"We kind of already knew that A.J. was going to do this. The same thing y'all are seeing on Sundays, we saw it on Saturdays and even in practice," Charles recalled. "Learning under him, definitely learning under Jermaine Gresham, Donald Lee and others at tight end has definitely helped and definitely shows I can contribute to this football team as a not-scared-to-play rookie."
As Charles takes part in his first NFL off-season, he's relying on his Athens associations in more ways than one.
"To tell you the truth, it's pretty much the same thing I saw at Georgia," Charles said of his NFL playbook. "Once I got my playbook, I remember texting my coach...he was kind of excited and wanted to see how things were going. One of the first things I said was 'thank you for preparing me for the next level'. Some of the same terminology, the same calls, the same schemes that we did at Georgia we are doing in Cincinnati. So I feel like I kind of have an upper edge on some of the rookies but I still have room to grow in different areas."
Many NFL teams value players from SEC programs. The league has won six straight BCS national championships, in large part, due to superior talent than the rest of the country. Players from schools like Alabama, LSU, Florida and Georgia are no stranger to playing against of the best of the best. It's an experience Charles believes gets he and peers ready for the professional ranks.
"When I say that playing in the SEC is a better conference to play in and helps you get ready for the NFL, that's not me knocking down any conferences out there. There is great football everywhere like USC, Texas. But we play a big game week in and week out. If you don't bring your A game, if you don't play your best, you are going to get embarrassed or you are going to let your teammates down. Our coaches definitely prepare us to play our best, watch film. We play athletes every week so you have to be able to bring your A game and study," he added.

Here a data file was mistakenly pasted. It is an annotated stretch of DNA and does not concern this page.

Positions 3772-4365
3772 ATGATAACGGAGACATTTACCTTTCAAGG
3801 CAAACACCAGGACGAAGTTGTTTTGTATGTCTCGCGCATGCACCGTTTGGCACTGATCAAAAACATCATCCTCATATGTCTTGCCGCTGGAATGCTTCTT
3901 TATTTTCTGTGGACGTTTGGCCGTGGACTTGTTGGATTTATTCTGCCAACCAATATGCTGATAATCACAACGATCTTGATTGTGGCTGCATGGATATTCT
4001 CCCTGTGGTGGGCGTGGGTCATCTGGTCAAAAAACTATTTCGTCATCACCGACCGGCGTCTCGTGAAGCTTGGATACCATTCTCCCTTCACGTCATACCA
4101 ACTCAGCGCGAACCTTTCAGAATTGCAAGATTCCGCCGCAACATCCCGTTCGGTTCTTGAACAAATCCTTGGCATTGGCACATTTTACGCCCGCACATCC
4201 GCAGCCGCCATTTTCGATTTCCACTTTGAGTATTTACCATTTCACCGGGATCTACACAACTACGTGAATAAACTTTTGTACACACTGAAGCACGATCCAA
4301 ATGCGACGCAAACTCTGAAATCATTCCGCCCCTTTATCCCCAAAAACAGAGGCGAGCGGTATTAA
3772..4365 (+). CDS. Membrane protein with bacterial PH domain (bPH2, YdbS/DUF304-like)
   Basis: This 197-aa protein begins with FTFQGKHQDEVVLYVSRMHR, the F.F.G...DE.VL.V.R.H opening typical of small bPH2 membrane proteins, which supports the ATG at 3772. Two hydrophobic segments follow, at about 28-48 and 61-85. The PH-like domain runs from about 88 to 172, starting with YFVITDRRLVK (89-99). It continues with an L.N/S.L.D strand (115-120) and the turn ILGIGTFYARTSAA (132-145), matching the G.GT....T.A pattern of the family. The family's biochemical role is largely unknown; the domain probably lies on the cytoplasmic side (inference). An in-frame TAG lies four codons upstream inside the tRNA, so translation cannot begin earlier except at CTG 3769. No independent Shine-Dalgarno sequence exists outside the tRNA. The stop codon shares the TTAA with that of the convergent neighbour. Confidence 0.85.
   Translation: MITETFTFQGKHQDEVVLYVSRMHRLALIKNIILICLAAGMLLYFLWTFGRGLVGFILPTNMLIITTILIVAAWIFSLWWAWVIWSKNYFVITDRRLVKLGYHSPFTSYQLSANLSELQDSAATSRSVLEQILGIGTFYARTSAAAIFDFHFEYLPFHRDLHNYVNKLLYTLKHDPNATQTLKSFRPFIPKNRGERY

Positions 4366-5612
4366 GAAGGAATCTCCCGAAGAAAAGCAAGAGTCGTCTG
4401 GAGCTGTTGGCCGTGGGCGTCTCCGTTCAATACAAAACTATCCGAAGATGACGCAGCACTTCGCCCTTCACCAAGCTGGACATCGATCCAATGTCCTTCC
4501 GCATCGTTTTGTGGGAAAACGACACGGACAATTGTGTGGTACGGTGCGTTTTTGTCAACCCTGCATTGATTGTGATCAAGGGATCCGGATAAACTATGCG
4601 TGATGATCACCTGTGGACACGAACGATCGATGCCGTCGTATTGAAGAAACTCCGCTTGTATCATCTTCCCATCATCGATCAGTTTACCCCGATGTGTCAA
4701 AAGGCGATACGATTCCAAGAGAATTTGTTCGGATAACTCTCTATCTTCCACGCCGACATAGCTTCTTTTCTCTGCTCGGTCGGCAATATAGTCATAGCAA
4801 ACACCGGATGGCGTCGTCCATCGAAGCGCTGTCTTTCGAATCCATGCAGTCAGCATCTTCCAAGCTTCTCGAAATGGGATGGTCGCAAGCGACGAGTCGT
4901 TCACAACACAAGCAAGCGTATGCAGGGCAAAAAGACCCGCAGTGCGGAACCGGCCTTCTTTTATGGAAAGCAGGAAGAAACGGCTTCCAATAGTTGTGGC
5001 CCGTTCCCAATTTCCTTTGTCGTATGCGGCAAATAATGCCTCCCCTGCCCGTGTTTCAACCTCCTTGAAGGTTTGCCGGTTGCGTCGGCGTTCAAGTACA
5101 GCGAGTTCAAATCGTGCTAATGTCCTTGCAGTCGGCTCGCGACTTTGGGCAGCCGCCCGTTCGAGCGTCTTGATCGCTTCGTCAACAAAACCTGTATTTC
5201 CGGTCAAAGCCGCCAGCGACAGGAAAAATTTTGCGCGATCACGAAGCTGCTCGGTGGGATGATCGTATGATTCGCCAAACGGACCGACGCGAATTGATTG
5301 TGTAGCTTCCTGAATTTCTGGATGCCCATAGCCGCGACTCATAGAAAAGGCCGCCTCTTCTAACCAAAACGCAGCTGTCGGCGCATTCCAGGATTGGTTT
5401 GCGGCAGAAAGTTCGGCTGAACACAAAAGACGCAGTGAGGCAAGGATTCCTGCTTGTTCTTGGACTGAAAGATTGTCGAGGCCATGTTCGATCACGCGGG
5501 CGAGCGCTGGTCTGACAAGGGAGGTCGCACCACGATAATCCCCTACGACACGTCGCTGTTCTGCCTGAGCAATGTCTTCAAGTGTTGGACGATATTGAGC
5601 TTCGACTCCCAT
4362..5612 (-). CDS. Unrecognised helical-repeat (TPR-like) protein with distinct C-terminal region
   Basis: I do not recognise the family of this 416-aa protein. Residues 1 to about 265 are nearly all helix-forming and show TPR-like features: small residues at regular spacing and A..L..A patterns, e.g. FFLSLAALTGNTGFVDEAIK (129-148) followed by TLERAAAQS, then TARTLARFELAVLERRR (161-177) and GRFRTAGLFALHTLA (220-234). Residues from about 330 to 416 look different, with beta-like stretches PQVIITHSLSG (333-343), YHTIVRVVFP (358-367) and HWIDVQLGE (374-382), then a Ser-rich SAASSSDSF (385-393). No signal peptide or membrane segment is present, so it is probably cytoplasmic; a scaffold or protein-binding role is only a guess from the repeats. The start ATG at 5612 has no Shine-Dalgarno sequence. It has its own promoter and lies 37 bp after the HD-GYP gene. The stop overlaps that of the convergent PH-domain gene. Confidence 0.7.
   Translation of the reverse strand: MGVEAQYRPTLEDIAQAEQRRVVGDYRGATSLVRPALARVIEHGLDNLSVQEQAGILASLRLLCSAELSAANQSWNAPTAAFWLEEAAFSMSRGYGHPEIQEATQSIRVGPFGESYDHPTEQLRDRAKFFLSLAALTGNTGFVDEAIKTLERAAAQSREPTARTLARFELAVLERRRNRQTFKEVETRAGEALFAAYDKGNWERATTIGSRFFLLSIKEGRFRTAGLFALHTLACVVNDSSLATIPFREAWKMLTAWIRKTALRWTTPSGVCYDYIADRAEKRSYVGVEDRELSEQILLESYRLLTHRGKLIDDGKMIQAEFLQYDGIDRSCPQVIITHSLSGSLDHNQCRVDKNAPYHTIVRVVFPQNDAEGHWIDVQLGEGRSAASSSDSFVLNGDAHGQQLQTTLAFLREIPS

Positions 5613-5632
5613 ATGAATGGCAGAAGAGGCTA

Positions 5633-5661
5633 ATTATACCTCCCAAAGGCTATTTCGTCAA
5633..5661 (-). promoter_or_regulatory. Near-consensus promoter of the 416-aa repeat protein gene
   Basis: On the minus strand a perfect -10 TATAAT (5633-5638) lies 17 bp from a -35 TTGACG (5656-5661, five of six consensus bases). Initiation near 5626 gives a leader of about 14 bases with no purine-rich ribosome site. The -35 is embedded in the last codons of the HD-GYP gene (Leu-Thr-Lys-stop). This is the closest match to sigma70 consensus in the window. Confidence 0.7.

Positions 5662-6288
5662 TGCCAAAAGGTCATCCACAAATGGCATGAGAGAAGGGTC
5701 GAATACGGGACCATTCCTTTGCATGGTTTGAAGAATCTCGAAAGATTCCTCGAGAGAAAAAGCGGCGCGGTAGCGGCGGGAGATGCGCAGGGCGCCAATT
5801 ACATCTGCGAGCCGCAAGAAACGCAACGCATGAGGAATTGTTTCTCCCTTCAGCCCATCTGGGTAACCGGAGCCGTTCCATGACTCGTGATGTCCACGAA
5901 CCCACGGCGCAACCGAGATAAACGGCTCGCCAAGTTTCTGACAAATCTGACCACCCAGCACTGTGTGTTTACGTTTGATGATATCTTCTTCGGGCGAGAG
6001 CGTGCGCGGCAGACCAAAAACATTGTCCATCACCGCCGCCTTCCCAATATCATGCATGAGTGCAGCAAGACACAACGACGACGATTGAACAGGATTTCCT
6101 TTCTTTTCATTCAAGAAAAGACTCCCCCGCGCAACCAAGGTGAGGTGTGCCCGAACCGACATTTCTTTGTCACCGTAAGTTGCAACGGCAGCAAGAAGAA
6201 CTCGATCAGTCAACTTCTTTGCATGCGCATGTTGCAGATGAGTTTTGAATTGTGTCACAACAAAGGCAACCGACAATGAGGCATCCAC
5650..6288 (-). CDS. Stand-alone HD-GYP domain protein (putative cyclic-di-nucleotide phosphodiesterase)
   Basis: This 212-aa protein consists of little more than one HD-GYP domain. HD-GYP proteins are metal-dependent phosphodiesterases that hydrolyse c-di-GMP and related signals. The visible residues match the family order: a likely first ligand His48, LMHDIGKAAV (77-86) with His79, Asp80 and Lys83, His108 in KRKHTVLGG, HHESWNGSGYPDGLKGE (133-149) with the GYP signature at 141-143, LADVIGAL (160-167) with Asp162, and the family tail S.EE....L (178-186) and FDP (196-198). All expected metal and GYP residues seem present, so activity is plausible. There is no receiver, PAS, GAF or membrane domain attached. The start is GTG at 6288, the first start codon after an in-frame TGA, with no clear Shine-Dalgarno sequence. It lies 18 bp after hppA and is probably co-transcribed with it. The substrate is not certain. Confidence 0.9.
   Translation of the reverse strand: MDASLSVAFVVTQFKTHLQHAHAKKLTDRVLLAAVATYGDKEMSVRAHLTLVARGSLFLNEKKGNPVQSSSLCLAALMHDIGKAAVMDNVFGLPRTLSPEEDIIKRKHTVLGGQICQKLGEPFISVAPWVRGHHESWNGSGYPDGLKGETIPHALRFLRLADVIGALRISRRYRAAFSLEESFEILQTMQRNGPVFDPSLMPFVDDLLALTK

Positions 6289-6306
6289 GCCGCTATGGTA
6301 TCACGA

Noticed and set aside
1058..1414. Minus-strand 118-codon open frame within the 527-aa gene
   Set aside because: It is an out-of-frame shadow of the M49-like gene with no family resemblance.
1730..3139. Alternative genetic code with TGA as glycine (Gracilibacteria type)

The next few months for Charles will be critical as the start of the new NFL season approaches. As they do for any rookie, challenges wait ahead. This former Bulldog must now earn his stripes. In the form of six former Georgia players, though, Charles has proven paths that he can follow.
"I'm very comfortable," he said of being in Cincinnati. "The coaches are real down to earth. They explain things a couple of times then after a certain period of time they expect you to understand it and get it. I can watch film with my coach any time of the day. After practice, everyday, I ask coach what he thinks I need to work on and what I need to do to become a better player. I enjoy everyday I go to work with my coaches and I just love the atmosphere around here."
As busy as the rest of the year for Charles will be, he may still take some time to look back as he continues to move forward. After all, his Bulldogs are getting pre-season top five attention in some summer polls.
"Nobody needs to be worry about Georgia," Charles laughed. "Georgia will be by far fine. Maybe I might be a little too early, but I feel like they will definitely have a run towards the national championship and I definitely wish them the best of luck."
If the UGA rookie glances at the SEC scoreboard a few times this fall, he likely won't be the only one in Cincinnati to do so.